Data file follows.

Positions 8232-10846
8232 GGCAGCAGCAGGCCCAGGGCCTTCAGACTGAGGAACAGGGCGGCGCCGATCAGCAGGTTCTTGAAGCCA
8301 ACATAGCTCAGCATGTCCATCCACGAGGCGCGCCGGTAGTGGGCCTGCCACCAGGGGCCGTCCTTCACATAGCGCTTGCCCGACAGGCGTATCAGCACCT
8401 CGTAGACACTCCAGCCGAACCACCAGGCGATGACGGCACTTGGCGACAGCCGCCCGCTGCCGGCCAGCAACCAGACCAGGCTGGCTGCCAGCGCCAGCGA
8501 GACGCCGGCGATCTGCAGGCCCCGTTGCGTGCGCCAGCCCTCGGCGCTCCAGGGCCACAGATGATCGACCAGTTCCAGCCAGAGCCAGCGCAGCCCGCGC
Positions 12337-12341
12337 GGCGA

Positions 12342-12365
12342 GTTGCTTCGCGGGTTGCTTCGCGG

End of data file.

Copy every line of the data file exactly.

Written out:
Positions 8232-10846
8232 GGCAGCAGCAGGCCCAGGGCCTTCAGACTGAGGAACAGGGCGGCGCCGATCAGCAGGTTCTTGAAGCCA
8301 ACATAGCTCAGCATGTCCATCCACGAGGCGCGCCGGTAGTGGGCCTGCCACCAGGGGCCGTCCTTCACATAGCGCTTGCCCGACAGGCGTATCAGCACCT
8401 CGTAGACACTCCAGCCGAACCACCAGGCGATGACGGCACTTGGCGACAGCCGCCCGCTGCCGGCCAGCAACCAGACCAGGCTGGCTGCCAGCGCCAGCGA
8501 GACGCCGGCGATCTGCAGGCCCCGTTGCGTGCGCCAGCCCTCGGCGCTCCAGGGCCACAGATGATCGACCAGTTCCAGCCAGAGCCAGCGCAGCCCGCGC
Positions 12337-12341
12337 GGCGA

Positions 12342-12365
12342 GTTGCTTCGCGGGTTGCTTCGCGG